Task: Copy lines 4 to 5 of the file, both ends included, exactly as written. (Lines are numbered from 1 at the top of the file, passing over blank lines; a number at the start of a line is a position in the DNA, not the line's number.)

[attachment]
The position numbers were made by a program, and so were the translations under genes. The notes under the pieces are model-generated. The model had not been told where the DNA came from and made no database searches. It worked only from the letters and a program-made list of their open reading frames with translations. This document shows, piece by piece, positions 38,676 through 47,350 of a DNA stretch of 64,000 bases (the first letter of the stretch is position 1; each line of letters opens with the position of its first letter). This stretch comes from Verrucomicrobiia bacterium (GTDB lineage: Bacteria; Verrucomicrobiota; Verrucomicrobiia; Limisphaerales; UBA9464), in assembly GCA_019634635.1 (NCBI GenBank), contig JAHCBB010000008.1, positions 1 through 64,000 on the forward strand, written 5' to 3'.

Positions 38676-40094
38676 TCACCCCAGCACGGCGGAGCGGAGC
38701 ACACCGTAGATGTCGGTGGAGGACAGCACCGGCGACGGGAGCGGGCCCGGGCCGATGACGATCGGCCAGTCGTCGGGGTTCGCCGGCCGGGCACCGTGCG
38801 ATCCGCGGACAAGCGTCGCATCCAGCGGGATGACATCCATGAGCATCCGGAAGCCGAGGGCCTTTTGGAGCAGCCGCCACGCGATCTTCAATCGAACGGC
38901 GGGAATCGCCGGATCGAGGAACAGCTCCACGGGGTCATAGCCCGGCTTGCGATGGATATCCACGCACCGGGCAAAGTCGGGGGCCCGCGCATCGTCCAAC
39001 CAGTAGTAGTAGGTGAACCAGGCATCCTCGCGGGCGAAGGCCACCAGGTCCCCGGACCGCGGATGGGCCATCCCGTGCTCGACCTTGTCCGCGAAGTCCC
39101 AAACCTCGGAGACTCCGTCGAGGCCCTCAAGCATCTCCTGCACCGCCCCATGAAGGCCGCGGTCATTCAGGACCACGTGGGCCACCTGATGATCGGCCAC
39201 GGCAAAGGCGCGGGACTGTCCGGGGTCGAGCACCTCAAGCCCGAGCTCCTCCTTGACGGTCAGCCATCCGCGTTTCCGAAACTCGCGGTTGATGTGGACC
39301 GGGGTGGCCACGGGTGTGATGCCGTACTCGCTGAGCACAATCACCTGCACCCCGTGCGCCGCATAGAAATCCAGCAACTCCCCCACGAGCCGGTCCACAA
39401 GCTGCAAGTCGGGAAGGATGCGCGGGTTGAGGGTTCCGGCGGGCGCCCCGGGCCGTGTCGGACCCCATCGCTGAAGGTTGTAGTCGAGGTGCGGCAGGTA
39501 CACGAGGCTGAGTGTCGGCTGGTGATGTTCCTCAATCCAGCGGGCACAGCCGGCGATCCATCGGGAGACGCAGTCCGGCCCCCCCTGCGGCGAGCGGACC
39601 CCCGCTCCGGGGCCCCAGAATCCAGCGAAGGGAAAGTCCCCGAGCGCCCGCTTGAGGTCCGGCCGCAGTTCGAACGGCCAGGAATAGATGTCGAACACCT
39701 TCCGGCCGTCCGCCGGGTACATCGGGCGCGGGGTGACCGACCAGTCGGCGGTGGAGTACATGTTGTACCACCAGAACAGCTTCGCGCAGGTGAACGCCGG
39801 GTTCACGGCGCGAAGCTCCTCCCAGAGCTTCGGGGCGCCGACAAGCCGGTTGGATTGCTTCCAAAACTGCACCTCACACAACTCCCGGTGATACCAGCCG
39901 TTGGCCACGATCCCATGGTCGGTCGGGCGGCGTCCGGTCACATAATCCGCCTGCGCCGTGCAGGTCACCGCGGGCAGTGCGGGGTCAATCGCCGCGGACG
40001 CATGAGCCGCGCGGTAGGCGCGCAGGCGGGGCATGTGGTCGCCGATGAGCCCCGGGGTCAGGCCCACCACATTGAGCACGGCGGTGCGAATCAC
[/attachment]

38701 ACACCGTAGATGTCGGTGGAGGACAGCACCGGCGACGGGAGCGGGCCCGGGCCGATGACGATCGGCCAGTCGTCGGGGTTCGCCGGCCGGGCACCGTGCG
38801 ATCCGCGGACAAGCGTCGCATCCAGCGGGATGACATCCATGAGCATCCGGAAGCCGAGGGCCTTTTGGAGCAGCCGCCACGCGATCTTCAATCGAACGGC